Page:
Word Origin & History
O.E. hlaf "bread, loaf," from P.Gmc. *khlaibuz (cf. O.N. hleifr, Swed. lev, Ger. Laib, Goth. hlaifs), of uncertain origin, perhaps connected to O.E. hlifian "to raise higher, tower," on the notion of the bread rising as it bakes, but it is unclear whether "loaf" or "bread" is the original sense. O.C.S.
chlebu, Finn. leipä, Lith. klepas probably are Gmc. loan words. Meaning "chopped meat shaped like a bread loaf" is attested from 1787.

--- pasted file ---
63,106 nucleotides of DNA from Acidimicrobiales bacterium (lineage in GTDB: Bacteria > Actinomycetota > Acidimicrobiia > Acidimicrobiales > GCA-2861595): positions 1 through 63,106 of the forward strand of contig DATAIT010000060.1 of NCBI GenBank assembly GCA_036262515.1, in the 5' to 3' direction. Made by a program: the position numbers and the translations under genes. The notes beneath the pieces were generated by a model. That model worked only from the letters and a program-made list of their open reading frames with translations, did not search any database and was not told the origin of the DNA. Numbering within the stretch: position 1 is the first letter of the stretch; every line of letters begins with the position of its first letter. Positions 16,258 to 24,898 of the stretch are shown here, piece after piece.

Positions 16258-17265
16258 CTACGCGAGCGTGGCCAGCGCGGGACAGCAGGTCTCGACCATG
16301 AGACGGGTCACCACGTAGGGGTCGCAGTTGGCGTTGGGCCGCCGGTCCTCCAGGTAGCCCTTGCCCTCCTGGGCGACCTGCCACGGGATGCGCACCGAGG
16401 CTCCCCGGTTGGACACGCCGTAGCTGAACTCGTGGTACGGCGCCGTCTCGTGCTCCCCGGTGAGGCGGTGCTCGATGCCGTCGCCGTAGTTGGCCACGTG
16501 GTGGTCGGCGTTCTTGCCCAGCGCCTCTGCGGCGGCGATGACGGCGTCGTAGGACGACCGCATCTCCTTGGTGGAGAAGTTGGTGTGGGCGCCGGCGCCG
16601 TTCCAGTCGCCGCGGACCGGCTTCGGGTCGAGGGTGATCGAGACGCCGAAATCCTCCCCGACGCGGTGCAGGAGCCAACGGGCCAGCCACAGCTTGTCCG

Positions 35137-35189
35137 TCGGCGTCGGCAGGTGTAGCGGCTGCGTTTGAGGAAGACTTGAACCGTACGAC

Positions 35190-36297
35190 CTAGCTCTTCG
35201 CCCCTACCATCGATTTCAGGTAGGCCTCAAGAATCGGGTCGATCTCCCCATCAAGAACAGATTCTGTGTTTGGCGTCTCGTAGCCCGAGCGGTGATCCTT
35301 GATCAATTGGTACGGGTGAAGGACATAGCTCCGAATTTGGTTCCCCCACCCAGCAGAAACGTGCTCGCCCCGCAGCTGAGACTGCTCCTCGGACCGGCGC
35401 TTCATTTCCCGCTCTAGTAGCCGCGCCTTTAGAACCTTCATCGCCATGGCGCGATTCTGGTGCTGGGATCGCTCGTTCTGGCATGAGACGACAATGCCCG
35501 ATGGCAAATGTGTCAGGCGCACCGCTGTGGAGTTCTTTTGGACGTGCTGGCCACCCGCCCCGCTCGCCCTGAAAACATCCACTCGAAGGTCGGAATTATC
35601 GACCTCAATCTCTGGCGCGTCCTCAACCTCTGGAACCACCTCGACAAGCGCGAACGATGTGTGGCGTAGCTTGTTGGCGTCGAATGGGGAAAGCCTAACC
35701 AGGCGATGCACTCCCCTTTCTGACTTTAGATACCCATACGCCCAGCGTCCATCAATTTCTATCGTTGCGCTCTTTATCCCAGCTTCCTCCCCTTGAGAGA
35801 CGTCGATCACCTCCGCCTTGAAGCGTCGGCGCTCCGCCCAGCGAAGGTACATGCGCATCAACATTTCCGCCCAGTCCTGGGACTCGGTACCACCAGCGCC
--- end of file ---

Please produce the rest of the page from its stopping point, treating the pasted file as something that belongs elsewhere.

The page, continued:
1835, Amer.Eng., back-formation from loafer (1830), which often is regarded as a variant of land loper (1795), a partial loan-translation of Ger. Landläufer "vagabond," from Land "land" + Läufer "runner," from laufen "to run" (see leap
). But OED finds this "not very probable."